More Fun Facts – Generations | Columnists


This next one is a little creepy, but in ancient Greece and Rome, doctors used spider webs to make bandages for their patients. Spider webs reportedly have natural antiseptic and antifungal properties that can help keep wounds clean and prevent infection. It is also said that spider webs are rich in vitamin K, which promotes clotting. I’m sticking to the good old, reliable Band Aid brand.

In 1995, in the “Wonder Find” category, a woman in Sweden lost her wedding ring while cooking for Christmas. She looked for them everywhere, even pulling up the kitchen floor in the hopes of finding them, but no luck. However, in 2012 and 16 years later, while gardening and living in the same house, she found the ring wrapped around a carrot sprouting in the center. The only explanation was that the ring must have been lost in vegetable skins that were made into compost.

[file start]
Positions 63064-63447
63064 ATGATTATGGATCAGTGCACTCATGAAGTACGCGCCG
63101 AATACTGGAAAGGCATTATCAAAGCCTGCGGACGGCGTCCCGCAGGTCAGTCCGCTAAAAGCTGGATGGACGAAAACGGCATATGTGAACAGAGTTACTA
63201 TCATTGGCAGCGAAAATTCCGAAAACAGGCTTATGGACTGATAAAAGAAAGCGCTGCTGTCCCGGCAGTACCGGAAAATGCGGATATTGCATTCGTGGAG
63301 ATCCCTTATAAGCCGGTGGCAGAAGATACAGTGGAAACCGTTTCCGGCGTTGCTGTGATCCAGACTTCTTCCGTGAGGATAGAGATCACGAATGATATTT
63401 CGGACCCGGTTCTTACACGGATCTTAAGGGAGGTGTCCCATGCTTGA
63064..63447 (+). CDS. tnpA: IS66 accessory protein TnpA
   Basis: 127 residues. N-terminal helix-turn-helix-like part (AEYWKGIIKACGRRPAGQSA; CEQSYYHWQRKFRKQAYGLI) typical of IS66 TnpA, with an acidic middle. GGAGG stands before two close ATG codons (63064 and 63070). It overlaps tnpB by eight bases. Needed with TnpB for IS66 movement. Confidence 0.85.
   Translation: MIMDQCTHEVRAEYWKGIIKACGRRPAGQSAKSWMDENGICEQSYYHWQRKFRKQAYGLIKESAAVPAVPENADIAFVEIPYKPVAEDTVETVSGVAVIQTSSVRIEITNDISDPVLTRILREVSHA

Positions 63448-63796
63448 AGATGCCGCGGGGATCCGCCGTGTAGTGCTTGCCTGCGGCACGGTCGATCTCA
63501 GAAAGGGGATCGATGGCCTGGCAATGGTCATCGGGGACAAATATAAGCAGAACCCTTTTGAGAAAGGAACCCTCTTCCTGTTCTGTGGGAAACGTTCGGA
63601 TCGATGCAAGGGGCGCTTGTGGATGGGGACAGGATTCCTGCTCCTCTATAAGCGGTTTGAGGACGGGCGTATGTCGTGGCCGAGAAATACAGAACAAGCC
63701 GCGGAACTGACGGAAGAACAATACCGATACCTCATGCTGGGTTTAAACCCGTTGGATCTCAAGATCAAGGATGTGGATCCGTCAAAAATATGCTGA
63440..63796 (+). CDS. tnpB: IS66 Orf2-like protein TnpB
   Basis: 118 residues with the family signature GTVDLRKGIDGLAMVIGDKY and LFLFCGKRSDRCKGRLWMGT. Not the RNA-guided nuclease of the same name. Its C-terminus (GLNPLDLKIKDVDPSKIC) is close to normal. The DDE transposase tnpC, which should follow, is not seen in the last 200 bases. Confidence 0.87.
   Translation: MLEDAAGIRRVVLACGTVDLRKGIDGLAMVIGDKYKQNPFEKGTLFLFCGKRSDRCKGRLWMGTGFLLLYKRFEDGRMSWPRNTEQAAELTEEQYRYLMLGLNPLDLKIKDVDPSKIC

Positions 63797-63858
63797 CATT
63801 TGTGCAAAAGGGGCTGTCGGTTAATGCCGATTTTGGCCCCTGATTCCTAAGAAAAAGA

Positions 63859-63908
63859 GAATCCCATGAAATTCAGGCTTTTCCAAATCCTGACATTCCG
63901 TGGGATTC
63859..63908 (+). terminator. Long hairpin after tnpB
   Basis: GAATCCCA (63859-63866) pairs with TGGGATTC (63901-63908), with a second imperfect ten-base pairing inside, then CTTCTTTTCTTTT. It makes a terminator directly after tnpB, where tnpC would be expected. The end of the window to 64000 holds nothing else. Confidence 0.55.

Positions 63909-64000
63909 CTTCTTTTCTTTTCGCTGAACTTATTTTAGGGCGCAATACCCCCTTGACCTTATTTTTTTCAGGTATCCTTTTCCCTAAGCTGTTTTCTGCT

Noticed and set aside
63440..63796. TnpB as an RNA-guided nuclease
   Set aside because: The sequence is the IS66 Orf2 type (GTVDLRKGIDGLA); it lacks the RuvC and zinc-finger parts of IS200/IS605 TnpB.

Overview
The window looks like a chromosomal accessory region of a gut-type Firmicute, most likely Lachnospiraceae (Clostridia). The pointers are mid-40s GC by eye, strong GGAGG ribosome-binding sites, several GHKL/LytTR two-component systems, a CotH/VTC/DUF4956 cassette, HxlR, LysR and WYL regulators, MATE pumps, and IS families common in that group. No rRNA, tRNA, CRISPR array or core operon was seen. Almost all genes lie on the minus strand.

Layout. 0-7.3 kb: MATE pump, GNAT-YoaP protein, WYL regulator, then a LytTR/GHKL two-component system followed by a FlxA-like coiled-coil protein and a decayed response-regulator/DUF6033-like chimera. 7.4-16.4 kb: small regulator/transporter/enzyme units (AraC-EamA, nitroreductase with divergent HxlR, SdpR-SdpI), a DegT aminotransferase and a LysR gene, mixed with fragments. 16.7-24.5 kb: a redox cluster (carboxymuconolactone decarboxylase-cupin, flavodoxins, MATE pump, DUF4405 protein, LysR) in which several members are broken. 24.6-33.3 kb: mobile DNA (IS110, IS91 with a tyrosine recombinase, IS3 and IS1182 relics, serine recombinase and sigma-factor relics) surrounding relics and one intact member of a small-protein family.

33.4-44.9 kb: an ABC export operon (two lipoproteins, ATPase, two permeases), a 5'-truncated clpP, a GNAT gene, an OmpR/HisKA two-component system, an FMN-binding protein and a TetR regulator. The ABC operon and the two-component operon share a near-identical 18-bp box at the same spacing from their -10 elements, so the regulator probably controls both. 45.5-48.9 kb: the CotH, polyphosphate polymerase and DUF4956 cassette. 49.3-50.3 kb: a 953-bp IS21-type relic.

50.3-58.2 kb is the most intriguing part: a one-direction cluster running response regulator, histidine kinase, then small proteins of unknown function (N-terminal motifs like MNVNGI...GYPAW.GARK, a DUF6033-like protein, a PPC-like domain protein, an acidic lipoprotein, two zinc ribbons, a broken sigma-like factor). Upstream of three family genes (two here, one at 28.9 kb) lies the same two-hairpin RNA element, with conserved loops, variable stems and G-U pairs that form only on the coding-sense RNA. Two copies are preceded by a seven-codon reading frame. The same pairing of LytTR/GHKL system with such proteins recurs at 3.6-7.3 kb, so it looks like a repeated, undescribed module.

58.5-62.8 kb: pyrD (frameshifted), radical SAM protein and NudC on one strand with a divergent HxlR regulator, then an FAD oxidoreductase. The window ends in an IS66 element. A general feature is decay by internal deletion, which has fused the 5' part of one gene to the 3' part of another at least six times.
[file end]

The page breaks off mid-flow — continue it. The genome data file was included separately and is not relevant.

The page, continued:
In 2008, in the “Treasure in All Shapes” category, two sisters from Virginia found a cornflake shaped like the state of Illinois. I’m not entirely sure why, but they decided to sell it on eBay. Monty Kerr, the owner of a trivia website from Austin, Texas, was the buyer and paid $ 1,350 for it. He explained that he wanted the special piece of cereal for his traveling museum and told the Associated Press, “We’re starting a collection of pop culture and Americana items and we think this is fantastic.”

In the category “Never take your fortune cookie for granted” there were a shocking 110 runner-up in a Powerball drawing in 2005, all of whom attributed their luck to a fortune cookie. The people at Powerball were suspicious (usually there are only four or five runner-ups); However, after a thorough investigation, it was found that no foul play was involved. Wonton Food, a Chinese fortune cookie distributor in Long Island City, happened to predict five of the six winning numbers correctly.

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